My Spouse and I Entered into a Civil Union in Another State, But Never Married. Can We Get Divorced in Maryland?

Sometimes, people assume that all of the potential complications and challenges faced by long-term committed same-sex couples ended when the U.S. Supreme Court made its decision in Obergefell v. Hodges in June 2015 that established marriage equality in all 50 states. That, of course, is far from always being true. If you’re a same-sex couple — especially if you’re a same-sex couple seeking a divorce –- there are still many potential hurdles that may be in your way. If you and your partner entered into a civil union and not a marriage, those hurdles can be even more numerous. However, with the help of an experienced Maryland family law attorney, you can get the divorce you need, whether yours was a civil union or marriage, and whether it happened in Maryland or out of state.

M.R. and S.S. were a gay couple who faced some of those exact hurdles in their divorce case recently. The men entered into a civil union in Vermont in 2003. They eventually moved to Montgomery County but, even after same-sex marriage became legal in Maryland in 2013, they never married.

By 2018, the relationship had broken down and S.S. filed for divorce in Montgomery County. S.S. sought as part of his divorce action, an award of alimony, an award of child support, property division (including a monetary award,) along with custody of the couple’s two children.

M.R. argued that the trial court in Montgomery County could make a determination about child custody and child support but could not award S.S. the divorce he sought. A civil union, M.R. argued, was not the same as a marriage and the law did not give the courts authority to dissolve a marriage that never existed.

The couple did not meet Vermont law’s requirements for getting a Vermont dissolution, so if the Maryland court did not have jurisdiction, then S.S. could have been stuck in the same type of quandary that certain same-sex couples faced before marriage equality came to all 50 state in the summer of 2015. Before June 2015, a couple could possibly get married in a state that recognized same-sex marriage but, if they later moved to a non-marriage equality state, find themselves with no judicial forum in which to get divorced. (One Massachusetts lesbian couple made news after they moved to Florida, as the latter state refused to grant a divorce, leaving the couple in limbo until the U.S. Supreme Court’s Obergefell ruling made same-sex marriage (and, with it, same-sex divorce) legal in Florida.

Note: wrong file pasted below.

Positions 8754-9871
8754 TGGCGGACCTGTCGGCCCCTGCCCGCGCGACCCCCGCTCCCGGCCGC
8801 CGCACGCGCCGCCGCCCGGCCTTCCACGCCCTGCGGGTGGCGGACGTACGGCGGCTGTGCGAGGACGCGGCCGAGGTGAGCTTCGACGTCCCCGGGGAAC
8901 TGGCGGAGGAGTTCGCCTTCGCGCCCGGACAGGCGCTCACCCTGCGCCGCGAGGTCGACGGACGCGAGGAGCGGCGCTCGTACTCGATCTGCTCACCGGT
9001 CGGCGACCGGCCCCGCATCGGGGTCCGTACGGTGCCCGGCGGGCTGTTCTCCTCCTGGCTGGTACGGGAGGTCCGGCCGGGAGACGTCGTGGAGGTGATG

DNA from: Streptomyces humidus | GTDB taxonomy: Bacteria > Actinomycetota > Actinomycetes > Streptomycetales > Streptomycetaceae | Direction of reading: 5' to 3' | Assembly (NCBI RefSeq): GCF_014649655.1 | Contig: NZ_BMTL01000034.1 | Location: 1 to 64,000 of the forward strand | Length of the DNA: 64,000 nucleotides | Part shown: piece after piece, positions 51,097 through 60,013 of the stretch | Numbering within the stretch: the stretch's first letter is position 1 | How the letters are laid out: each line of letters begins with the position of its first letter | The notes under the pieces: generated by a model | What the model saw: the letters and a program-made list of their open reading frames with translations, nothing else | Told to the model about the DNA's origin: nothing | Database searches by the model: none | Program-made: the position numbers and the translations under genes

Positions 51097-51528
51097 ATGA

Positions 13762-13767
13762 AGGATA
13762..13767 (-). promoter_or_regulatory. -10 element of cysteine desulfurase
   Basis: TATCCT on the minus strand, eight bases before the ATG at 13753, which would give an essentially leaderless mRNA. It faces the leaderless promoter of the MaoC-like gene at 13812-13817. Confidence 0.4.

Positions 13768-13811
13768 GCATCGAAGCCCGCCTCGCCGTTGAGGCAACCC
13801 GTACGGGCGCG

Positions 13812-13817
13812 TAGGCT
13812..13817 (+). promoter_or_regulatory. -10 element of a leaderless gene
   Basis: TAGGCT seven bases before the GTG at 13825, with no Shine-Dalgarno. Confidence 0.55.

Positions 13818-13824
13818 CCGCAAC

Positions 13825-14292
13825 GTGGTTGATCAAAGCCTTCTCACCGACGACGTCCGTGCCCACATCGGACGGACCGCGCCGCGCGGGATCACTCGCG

How the legal concept of ‘comity’ can help if you were married (or united) out of state

The Court of Special Appeals sided with S.S. and ruled that the Maryland courts do have the authority to dissolve Vermont civil unions. Even if civil unions were distinct from marriages, by the very explicit terms of the Vermont statutory law, the dissolution of a Vermont civil union was the same in terms of procedures, “substantive rights and obligations” as a dissolution of marriage.

This meant that granting the dissolution of a Vermont same-sex civil union was the same as granting a dissolution of a same-sex marriage. Back in 2012, the Maryland Court of Appeals ruled that a legal concept known as “comity” applied to same-sex marriage law. That concept of comity meant that, even though Maryland statutory law (at that time) barred same-sex marriage, the Maryland courts could recognize an out-of-state same-sex marriage under comity and “apply Maryland’s divorce laws to dissolve the parties’ same-sex marriage.” Similarly, comity gave Maryland courts the power to dissolve a Vermont civil union.

So, if you and your partner entered into a civil union in some other state and even if you never took the additional step of getting married, you can still utilize the Maryland courts to get your divorce and divorce-related relief. To get the effective and reliable legal advice and advocacy you need for your divorce case, talk to the skilled Maryland family law attorneys at Anthony A. Fatemi, LLC. Our attorneys have a wealth of experience helping a wide array of families navigate the Maryland divorce process. To learn more about how we can help you, contact us at 301-519-2801 or via our online form.

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